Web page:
It’s time to rush over to Russia now
BETWEEN the history of murders and sainthoods of old Rus, the insurgence of Napoleon, and the reign of the Soviets and communism, incredible Russian architecture arose and outstanding artefacts were acquired.
Modern-day Russia has preserved a lot of that dynamic history and made it accessible and affordable for overseas visitors and locals.
It's a destination I was hesitant to visit on my own, hence my choice to sign up for a 16-day tour with Australian company Academy Travel on the promise our tour leader, Dr Matthew Dal Santo, would take us behind the tourist banter and into the history behind the events that have made Russia such a fascinating place to visit.
We started in Moscow travelling for three hours, past the never-ending high-rise residential buildings, through the incredibly congested traffic on the eight-lane highway, to the town of Suzdal.
Away from the madness, the countryside was lush, but the homes of the locals were small and simple, often timber construction. It was a timely reminder of how tough life would have been for the serfs.
On the way to Suzdal we stopped at the Sergiev Posad monastery, which is thought to be the spiritual home of the Russian Orthodox Church. Its blue "onion" domes above are reminiscent of Constantinople, which provided the foundation for the orthodox church.
Suzdal was the start of the many, many visits to churches, some of which dated back to the 1100s - all important to understanding the growth of Rus, its governing structure and tsars. It was here that the churches moved from timber to limestone construction.
Every inch inside these churches is covered with dazzling icons, beautifully detailing the many stories of the faith.
Nearby is Vladimir, founded in 1108 by Kiev prince Vladimir Monomakh. It replaced Kiev as the capital of Rus.
From Vladimir it was a short train trip back to Moscow, with the train announcer proudly declaring we were arriving in the "hero city" of Moscow. It's home to 12 million people in the city itself and 20 million or so across greater Moscow.
By late September the temperature was heading downwards, so out came the thermals. Luckily the central heating was already turned on. Normally, across the cities, it's on from October 1 until May 1.
Moscow is old outside, modern inside. It throbs with commerce and tolerates eager visitors who are thrilled by the architecture, culture, history and artwork.
We did the obligatory and fabulous Bolshoi Ballet visit where we saw the prima ballerina Svetlana Zakharova dance, marvelled at the interiors and ceilings of the Metro stations, waved hello to Mr Putin while we wandered in the grounds of the Kremlin, and delved into the tsar and Soviet history sites.
Red Square is impressive and confusing. On one side is the huge mausoleum housing Lenin, on another side the flame of the unknown solider guarded by stern young military men who only move precisely at the changing of the guards.
On another side is St Basil's Cathedral with its nine church domes of varying colours and styles. Turn to your left and there on the final side is the GUM department store with just every top (read expensive) European fashion brand.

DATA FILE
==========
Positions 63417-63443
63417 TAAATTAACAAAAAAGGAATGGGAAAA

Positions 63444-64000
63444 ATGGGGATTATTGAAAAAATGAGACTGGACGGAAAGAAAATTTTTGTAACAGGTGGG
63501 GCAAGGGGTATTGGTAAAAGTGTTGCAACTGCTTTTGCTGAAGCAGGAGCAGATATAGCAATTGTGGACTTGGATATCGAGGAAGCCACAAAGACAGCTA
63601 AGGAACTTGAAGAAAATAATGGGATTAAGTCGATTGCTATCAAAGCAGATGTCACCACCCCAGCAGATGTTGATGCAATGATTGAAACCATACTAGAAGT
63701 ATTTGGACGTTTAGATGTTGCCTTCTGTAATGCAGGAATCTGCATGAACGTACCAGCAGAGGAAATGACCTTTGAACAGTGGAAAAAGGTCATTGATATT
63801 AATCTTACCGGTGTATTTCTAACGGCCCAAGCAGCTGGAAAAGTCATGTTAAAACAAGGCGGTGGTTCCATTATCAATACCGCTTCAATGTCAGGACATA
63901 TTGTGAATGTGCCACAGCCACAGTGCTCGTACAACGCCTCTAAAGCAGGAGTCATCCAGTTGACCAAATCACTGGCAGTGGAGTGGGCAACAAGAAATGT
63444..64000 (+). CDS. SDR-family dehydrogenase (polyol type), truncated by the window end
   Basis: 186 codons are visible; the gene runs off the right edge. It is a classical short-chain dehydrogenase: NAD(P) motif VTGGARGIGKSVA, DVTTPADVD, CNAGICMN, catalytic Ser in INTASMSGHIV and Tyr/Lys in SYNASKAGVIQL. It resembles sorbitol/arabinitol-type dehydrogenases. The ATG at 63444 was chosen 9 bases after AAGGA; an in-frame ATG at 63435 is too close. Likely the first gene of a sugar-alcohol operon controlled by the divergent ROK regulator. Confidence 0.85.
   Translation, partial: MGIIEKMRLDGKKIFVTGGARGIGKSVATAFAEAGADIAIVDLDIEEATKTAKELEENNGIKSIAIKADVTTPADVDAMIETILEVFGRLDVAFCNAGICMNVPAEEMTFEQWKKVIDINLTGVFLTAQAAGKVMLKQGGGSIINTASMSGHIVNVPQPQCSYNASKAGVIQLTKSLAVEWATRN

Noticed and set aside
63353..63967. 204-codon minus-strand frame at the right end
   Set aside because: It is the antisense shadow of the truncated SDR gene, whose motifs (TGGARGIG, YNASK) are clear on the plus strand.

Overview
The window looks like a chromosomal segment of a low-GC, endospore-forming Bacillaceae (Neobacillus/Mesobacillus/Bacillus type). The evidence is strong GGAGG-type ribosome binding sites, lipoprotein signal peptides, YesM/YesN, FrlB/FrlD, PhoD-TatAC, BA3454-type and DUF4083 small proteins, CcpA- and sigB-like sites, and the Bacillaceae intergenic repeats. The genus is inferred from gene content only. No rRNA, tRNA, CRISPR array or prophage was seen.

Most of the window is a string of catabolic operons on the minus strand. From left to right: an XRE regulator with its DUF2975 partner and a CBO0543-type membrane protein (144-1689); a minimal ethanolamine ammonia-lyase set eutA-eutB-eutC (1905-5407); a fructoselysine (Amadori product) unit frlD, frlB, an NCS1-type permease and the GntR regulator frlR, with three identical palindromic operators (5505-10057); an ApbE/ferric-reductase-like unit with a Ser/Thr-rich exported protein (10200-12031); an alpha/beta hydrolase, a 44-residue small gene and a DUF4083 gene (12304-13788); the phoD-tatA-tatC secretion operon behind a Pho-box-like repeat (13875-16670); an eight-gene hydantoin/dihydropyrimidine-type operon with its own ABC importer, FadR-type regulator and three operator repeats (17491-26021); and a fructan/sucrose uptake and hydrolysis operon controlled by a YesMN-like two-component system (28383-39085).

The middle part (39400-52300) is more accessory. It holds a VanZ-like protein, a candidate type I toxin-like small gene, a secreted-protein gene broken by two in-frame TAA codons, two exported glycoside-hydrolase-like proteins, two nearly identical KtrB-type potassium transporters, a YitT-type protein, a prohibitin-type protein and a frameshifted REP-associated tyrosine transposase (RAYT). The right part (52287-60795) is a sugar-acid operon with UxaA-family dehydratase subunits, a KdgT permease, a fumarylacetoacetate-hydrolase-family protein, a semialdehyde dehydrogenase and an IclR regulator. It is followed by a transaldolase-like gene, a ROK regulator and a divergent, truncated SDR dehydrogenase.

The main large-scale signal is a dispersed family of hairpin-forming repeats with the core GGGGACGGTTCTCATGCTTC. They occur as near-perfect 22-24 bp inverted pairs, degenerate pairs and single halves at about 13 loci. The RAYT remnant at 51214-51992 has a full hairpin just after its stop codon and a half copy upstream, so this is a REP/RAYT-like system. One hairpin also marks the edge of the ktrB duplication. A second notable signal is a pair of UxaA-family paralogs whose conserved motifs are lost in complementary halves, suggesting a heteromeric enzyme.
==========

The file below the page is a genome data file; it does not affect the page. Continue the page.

There was so much to see I have promised myself a return visit to take in this incredible city at a much slower pace.
Soon the group hopped on the comfortable train for the three or so hours' trip to St Petersburg.
The city was built on swamps with no arable land nearby to help feed the serfs, but it was the perfect location to give the tsar access to the Baltic Sea.
Here Peter the Great changed Russia forever as he forced it to move towards modernisation and Europeanism. The Court spoke French and spent up big. It was also the time when Rus was renamed Russia.
Several leaders later, Catherine the Great ascended to the throne and made her mark both on Russia and across eastern Europe. Her palace in Pushkin, just 20km out of the city, is said to rival the Palace of Versailles. It is certainly another example of exceptional architecture, and excessive wealth.
Apart from some 200 gilded palaces and countless domed churches, the nobility acquired incredible artwork from across Europe. Much of it survived the world wars but was then confiscated from the ruling families to be preserved and displayed for the people.
The Hermitage and its adjacent General Staff Building artwork collection, which has earned its status as world-class, the Yusupov Palace and the Carl Faberge Museum are everything they say they are and much, much more. Original paintings by Picasso, Monet, Matisse, van Gogh and Kandinsky are just a hand span away from the visitor.
Coincidentally, the Yusupov Palace visit was very special as an old school friend of mine is a relative of the family. If her family had stayed in Russia, she would have been an empress. Alas, they escaped to Paris and beyond, but left a magnificent home and more outstanding artworks for the world to enjoy.
We attended the Kirov Ballet for the delightful and colourful Don Quixote, performed at the Mariinsky Theatre, which has a very different feel to that of the Bolshoi Theatre.
Not to be missed is the Leningrad Blockade Memorial. It is a stark and sombre reminder of the 900-day blockade by the Nazis of then-called Leningrad from 1941-44.
In St Petersburg on May 9 - Victory Day - you will often see citizens carrying a photo or piece of memorabilia of a family member who fought during WWII.
If you thought going to Russia would be like visiting the Outback, think again.
Zipping past us in the cities were Uber Eats-style delivery cyclists, while we regularly spotted Burger King and McDonald's stores.
Ignore the grumpy face reputation; Russians are welcoming.
And celebrate the cleanliness.
The cities are impeccably clean, bar the occasional cigarette butt.
"Spacibo'' to the Russians for a memorable experience.